Designed. compiled, edited and constructed by Al Dillette   Banner Graphic by MikeTech   Updated every Sunday at 2 p.m.
Volume 3
While material on this web site can be used freely by other sections of the press, as a courtesy, journalists are asked to attribute the source of their material from this web site. Click here for the law on copyright as it applies to this website.
2nd June, 2002
This Week on
Bahamas Government Website Neville Wisdom / PLP Delaporte
John Carey / PLP Carmichael... Melanie Griffin / PLP Yamacraw
Alfred Sears / PLP Fort Charlotte... Bahamians First.Com / PLP Grand Bahama
Shane Gibson / Golden Gates...  Bradley Roberts / PLP Grants Town...
Click on a heading to go to that story; press ctrl+home to return to the top of the page.


    This site is compiled and edited from various sources and writers by Al Dillette. The views in this column are not those of the Ministry of Foreign Affairs or the Government of The Bahamas.

This weekend the 1st and 2nd of June is the 60th anniversary of the Burma Road Riots.  The Burma Road Riots are believed to have been the start of the modern political era in The Bahamas.  The riots took place as a result of a labour dispute on pay and conditions on the building of what is now called the Nassau International Airport in 1942.  The Burma Road Riots led to significant social and labour law reforms and in tribute to the workers of that day, Labour Day takes place on the first Friday in June.

There were many people who are readers of this column who were almost suffering withdrawal symptoms. For those who do not live in The Bahamas, there was some objection in the press of The Bahamas during the week about the continuation of this column.  The comments came in the weekly column of Nicki Kelly who is a columnist for The Tribune on Tuesdays.  There was also a comment by the Publisher and Editor of The Tribune in its editorial of Tuesday May 2002.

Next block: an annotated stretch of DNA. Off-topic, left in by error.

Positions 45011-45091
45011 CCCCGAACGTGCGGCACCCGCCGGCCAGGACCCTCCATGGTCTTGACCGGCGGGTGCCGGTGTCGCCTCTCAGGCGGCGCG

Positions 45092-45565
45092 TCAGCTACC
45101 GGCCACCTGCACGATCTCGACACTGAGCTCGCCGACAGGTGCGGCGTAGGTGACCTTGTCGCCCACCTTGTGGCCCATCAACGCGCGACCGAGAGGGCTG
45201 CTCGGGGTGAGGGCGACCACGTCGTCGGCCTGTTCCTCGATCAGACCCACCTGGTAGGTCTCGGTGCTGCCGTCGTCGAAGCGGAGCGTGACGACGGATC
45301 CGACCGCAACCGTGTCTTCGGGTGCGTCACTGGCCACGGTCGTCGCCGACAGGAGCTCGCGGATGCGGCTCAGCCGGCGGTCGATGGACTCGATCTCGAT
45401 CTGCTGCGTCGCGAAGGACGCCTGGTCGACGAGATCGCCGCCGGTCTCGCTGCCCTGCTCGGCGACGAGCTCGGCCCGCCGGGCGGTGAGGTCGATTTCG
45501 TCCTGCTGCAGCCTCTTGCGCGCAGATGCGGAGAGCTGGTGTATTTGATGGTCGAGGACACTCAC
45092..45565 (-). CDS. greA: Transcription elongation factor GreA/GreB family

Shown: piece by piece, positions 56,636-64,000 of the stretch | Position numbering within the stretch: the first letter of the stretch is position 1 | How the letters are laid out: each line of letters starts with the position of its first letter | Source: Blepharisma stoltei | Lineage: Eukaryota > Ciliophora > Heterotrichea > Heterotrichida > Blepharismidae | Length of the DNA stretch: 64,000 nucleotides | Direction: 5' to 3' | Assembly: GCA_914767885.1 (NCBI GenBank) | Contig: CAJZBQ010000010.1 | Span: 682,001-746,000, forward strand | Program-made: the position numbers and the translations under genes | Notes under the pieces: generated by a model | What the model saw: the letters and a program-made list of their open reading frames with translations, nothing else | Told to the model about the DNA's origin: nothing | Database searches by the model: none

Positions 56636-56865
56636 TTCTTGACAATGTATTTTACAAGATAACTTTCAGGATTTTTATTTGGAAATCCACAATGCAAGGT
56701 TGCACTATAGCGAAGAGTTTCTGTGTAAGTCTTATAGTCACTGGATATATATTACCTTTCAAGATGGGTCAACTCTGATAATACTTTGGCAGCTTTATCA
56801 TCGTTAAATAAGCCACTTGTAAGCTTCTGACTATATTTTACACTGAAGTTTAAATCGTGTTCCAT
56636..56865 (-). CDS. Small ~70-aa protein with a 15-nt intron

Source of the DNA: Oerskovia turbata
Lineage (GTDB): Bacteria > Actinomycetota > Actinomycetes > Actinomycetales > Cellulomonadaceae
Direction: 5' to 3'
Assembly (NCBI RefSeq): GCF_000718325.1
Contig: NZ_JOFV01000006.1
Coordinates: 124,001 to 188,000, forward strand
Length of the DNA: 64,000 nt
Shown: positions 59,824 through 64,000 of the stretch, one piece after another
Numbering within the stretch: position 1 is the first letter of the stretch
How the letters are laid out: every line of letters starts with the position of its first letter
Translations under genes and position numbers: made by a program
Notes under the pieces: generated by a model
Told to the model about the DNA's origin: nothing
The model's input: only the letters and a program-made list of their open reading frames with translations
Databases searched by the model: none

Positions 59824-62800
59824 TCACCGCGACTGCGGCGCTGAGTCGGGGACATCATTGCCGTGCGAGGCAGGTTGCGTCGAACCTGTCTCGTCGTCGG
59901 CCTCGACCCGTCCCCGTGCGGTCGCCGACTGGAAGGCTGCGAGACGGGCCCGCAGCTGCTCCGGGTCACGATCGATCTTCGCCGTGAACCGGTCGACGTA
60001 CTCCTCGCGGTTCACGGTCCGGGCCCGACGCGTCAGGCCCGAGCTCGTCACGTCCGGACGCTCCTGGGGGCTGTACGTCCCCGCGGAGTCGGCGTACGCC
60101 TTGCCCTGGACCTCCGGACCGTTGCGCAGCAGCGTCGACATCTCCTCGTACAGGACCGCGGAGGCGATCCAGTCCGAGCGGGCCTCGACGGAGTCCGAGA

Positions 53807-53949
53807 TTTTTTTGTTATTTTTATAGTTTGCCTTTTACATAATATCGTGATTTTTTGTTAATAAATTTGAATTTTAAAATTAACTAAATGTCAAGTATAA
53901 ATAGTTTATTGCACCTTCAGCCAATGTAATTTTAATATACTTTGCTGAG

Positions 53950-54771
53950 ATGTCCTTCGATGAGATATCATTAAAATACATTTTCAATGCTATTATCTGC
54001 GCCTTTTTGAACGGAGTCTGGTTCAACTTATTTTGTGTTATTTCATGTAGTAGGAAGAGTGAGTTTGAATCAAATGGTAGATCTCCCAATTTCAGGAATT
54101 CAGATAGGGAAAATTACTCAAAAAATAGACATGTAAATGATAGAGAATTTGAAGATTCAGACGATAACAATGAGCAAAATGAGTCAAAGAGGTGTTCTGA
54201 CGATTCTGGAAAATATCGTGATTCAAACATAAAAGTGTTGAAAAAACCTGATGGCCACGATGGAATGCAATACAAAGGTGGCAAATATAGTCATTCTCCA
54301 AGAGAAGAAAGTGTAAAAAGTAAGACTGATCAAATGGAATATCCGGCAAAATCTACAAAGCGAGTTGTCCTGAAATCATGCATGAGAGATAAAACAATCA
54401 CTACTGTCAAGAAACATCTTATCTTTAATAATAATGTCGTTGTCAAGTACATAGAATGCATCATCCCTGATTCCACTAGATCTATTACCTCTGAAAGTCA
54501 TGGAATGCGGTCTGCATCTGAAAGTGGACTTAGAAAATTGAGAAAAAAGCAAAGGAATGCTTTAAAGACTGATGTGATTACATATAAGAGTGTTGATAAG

The objection of Ms. Kelly is that the name is too closely identified with the Minister of Foreign Affairs the Hon. Fred Mitchell. And its continuation in its present form would cause confusion between the voice of the Government and the individual voice of the Minister.  She rejected the disclaimer that appeared on this site last week.  We stand by the disclaimer.  MS. Kelly’s comments are reported below.

In fact the Minister had already taken steps to disengage from the column and has been given a reasonable time to disengage from the site. This was confirmed by the Prime Minister in his statement to the House on Wednesday 28th May.  The changes had begun from last week and they continue this week and in the coming weeks.   Amongst the changes will be a new name. There will be format changes and there is likely to be advertising.

The comment by Ms. Kelly was rational.  The comment by The Tribune was not.  The Tribune’s editor extrapolated a piece from this website published on 19 May (you may click here for that piece), attributed  it to the Minister of Foreign Affairs and then used that piece as a pretext to attack the Minister of Foreign Affairs in a most unseemly manner. The column of The tribune crossed the line of propriety.  It is similar to a comment made on this site (you may click here for that comment) when The Tribune sought to defend a bad and inappropriate decision by them to publish a naked man, with pubic hairs showing in its advertising pages.  They sought to put it on the high plain of freedom of speech.  In fact it was a pure prurient, commercial decision.

The Tribune in the case of the editorial, bits of which we publish this week made a personal attack on the Minster of Foreign Affairs in matters that were inappropriate for a mainstream paper, and more appropriate to The Punch.  It is again a troubling episode in their history when it appears that anything will be done for a political motive no matter how irrational and inappropriate. Anything will be done for money, once The Tribune is enriched and its political agenda enhanced.  There is a similar story with the inappropriate music that they play on their station 100JAMZ. While they deplore the lessening standards on the one hand, their radio station helps to subvert the morals of society by exposing young children to inappropriate music.